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Jim Cook



Every once in a while I switch the TV channel from Fox to CNBC to see what the liberals are saying.  After listening awhile I get a deep sense of hopelessness and foreboding for our country.  The most important thing for the left is giving money to people.  They are happy to see the growth of food stamps, disability payments, housing subsidies, free healthcare and all the other welfare benefits.  They utterly fail to see the damage it is doing to the recipients.  Whole cities that once flourished have deteriorated into rotting eyesores populated with shambling hulks of chemically dependent drones.  These people are no longer employable.  They have become incompetent and helpless and the liberals can’t see that it’s their doing.

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The Best of Jim Cook Archive

Best of Bill Buckler
August 20, 2008
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Commodities have tumbled 18 percent since their peak on July 3 on concerns a slowing global economy will reduce demand for raw materials.

The US Dollar has climbed 5 percent on the speculation that falling commodity prices will boost the world's largest economy. US credit markets have remained under stress even after the Fed cut its target rate seven times since last September from 5.25 percent to 2.00 percent. Since last December, says Bloomberg, the Fed has also cycled $US 2.58 TRILLION through US money markets. Gold has taken a pounding, especially in $US terms, as desperate cash seekers are selling their life vests to cope with a relentless deflation.

Distracting Attention Away From The Epicentre:

The epicentre is the US financial system. The issue is deflation in the US. Merrill Lynch has written down $US 46 Billion in asset values and sold $US 30.6 Billion in CDOs at 22 cents on the Dollar. Morgan Stanley has taken $US 14.4 Billion in write-downs on its mortgage related portfolio since the third quarter of 2007. Fannie Mae has slumped to a quarterly loss of $US 2.3 Billion and revealed that it set aside $US 5.3 Billion to cover credit losses over the three months to June. Freddie Mac, by its own admission, has a negative net worth! The latest reported net market value of its assets is negative $US 5.6 Billion. Shares of Fannie Mae have lost 86 percent over the past 12 months while shares of Freddie Mac have surrendered 91 percent. These plunging asset values are virulent deflation.

This is systemic, across the flagships of US finance. An avalanche of US bankruptcies is in the wings.

Deflation - Debt - And The US Debacle Ahead:

The internal American debt implosion is beginning to bite very hard. In the process, it is also deflating the American credit money system and piling even deeper losses on top of American lenders both big and small. Almost one-third of US homeowners who bought in the last five years now owe more on their mortgages than their properties are worth. Second-quarter home prices fell 9.9 percent from a year earlier, giving 29 percent of owners' negative equity. For those who bought at the 2006 peak of the US housing market, 45 percent are now underwater. If American household consumer debts of $US 2.6 TRILLION are added to American mortgage debts, the total reaches $US 14 TRILLION. To that can be added the act of Congress to increase the US national debt limit to $US 10.615 TRILLION and the $US 2.2 TRILLION in State and local US government debts. These debts, at all levels, are now being threatened by the deflating US credit money system. The size of the debts are not diminishing at all. But the ability to roll them over certainly is as lenders raise (or initiate) stricter credit standards.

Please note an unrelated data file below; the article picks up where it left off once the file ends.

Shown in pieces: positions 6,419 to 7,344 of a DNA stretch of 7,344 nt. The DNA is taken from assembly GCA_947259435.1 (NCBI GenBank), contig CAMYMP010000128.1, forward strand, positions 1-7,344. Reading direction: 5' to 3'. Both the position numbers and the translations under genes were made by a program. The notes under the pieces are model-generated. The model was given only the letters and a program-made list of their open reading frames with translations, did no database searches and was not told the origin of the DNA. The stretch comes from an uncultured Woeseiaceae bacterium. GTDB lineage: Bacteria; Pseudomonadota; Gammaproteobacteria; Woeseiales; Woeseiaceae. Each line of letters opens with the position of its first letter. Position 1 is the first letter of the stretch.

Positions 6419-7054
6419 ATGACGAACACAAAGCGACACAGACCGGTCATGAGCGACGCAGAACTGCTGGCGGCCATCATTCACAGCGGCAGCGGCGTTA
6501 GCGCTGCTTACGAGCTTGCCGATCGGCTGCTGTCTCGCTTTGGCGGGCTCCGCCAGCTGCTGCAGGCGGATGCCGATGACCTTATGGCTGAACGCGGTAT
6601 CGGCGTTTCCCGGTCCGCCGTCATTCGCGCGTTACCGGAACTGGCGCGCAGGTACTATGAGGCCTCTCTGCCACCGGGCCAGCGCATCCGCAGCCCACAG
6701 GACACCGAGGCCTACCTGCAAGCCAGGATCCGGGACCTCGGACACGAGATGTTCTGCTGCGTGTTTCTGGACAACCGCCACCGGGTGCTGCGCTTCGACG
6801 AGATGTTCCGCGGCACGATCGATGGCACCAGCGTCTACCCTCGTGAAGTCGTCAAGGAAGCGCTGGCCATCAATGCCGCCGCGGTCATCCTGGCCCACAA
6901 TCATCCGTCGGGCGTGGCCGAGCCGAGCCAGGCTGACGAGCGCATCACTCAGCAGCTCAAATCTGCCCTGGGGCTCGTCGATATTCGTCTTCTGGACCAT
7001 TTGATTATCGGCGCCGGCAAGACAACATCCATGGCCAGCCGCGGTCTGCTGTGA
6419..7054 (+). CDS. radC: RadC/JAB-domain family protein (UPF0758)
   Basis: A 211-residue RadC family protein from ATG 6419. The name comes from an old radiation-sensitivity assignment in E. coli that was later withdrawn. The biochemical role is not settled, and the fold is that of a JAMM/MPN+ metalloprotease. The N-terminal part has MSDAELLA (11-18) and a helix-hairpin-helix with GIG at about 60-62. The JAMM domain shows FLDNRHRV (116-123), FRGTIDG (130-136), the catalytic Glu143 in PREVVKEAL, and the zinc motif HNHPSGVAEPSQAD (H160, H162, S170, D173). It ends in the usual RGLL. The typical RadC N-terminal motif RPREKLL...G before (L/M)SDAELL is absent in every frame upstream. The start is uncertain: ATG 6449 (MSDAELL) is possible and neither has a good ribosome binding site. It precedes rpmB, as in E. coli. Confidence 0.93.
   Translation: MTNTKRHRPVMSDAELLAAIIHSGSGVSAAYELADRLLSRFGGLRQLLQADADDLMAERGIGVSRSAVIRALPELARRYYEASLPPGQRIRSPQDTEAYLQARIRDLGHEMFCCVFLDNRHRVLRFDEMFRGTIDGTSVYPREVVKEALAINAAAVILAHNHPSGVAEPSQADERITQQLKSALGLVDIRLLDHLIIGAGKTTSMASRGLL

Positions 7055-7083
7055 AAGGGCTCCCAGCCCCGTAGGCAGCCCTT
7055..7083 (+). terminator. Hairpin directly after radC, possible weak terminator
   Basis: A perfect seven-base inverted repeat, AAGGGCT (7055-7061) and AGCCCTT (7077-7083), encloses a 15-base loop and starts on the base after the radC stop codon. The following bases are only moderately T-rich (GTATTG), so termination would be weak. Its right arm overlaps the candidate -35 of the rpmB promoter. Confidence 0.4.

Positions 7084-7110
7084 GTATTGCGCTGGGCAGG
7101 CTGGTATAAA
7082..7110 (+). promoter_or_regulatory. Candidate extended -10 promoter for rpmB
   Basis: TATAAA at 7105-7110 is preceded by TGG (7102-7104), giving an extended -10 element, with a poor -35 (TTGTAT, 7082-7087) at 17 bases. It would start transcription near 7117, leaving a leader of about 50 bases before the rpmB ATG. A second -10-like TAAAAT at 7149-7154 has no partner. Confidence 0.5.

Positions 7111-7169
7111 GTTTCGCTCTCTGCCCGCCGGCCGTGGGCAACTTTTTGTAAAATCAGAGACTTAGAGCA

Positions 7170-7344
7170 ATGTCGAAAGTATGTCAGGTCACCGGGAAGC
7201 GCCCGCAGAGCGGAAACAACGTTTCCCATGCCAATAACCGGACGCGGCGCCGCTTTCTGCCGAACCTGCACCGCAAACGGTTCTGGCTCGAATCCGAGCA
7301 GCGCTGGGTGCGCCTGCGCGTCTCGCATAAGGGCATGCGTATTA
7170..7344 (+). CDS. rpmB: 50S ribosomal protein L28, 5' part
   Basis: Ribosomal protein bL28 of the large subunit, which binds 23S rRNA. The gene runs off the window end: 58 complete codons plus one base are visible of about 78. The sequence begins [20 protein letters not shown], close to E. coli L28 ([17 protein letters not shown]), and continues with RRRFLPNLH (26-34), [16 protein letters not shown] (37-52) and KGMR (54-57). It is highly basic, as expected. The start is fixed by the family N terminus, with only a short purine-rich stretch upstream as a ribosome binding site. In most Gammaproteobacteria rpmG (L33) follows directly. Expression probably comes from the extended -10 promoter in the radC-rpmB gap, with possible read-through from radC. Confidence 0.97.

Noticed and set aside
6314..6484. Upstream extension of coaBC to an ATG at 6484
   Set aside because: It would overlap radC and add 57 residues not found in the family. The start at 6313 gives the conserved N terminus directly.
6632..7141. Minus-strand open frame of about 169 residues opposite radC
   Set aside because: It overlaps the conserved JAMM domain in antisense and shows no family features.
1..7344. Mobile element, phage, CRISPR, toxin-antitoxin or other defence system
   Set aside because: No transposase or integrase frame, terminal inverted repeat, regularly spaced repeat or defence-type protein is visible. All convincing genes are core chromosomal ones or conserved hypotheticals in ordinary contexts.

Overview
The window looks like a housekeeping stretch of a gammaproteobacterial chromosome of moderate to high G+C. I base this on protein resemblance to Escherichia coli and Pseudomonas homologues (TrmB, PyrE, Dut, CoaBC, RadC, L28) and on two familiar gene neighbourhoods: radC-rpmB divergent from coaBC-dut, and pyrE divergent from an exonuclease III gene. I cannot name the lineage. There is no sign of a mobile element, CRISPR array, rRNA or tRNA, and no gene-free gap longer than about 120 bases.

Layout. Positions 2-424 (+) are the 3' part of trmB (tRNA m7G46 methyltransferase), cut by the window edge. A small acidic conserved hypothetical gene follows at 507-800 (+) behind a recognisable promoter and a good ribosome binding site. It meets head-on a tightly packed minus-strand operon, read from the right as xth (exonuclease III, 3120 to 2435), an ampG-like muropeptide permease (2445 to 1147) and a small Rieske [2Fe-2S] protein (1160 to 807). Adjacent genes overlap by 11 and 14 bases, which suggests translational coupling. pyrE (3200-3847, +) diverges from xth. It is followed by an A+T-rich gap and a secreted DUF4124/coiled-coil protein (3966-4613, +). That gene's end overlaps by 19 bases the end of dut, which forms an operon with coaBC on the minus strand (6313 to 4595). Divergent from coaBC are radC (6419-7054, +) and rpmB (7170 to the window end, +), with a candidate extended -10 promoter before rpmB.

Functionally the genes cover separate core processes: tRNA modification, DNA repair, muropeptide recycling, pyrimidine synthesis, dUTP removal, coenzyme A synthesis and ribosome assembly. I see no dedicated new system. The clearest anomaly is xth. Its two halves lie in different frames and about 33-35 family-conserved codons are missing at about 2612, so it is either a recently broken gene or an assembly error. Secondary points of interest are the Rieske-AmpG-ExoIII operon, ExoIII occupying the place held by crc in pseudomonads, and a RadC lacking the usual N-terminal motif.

A (Short) Digression On Deflation:

In any genuine monetary deflation, all prices fall. Where an inflation is an increase in the quantity of both money and credit, a deflation is the opposite. It is a situation where the quantity of money and credit contracts. Obviously, a contraction in the quantity of money and credit will leave the prices of some economic goods above their market clearing levels. That means that they will remain unsold until buyers are enticed by lower prices. Meanwhile, US home equity

credit lines are being cut.

JP Morgan Chase & Co., the second biggest US bank by market value after Bank of America Corp, has notified 150,000 customers about changes in their home equity lines of credit since March. In some cases, the credit lines have been reduced. In other cases they have been suspended. The changes affect about 15 percent of JP Morgan's home equity credit customers. Bank of America and Washington Mutual Inc. are among the other lenders that have frozen home equity credit lines this year. These credit lines are being cut as a result of economic goods failing to meet the real market clearing level. About 2.8 percent of all US homes for sale were vacant as of June 30, according to Census Bureau statistics. That's up 50 percent from three years ago, and is near historic highs. Here lies the heart of the debacle ahead.

A huge proportion of US home mortgage holders are looking at huge losses if they sell. But these people have a much easier way of getting out of the problem. They can simply hand the house keys - and the assured losses - back to their mortgage and home equity lenders. If and when this is done, the house and the loan standing against it which exceeds its value arrive on the balance sheet of the lender. Once that happens (and it is happening), these lenders had better have a big chunk of capital behind them or a direct line of credit with either Fannie or Freddie or even with the Fed. If they don't, they will not survive.

Ó 2008 – The Privateer

(reproduced with permission)


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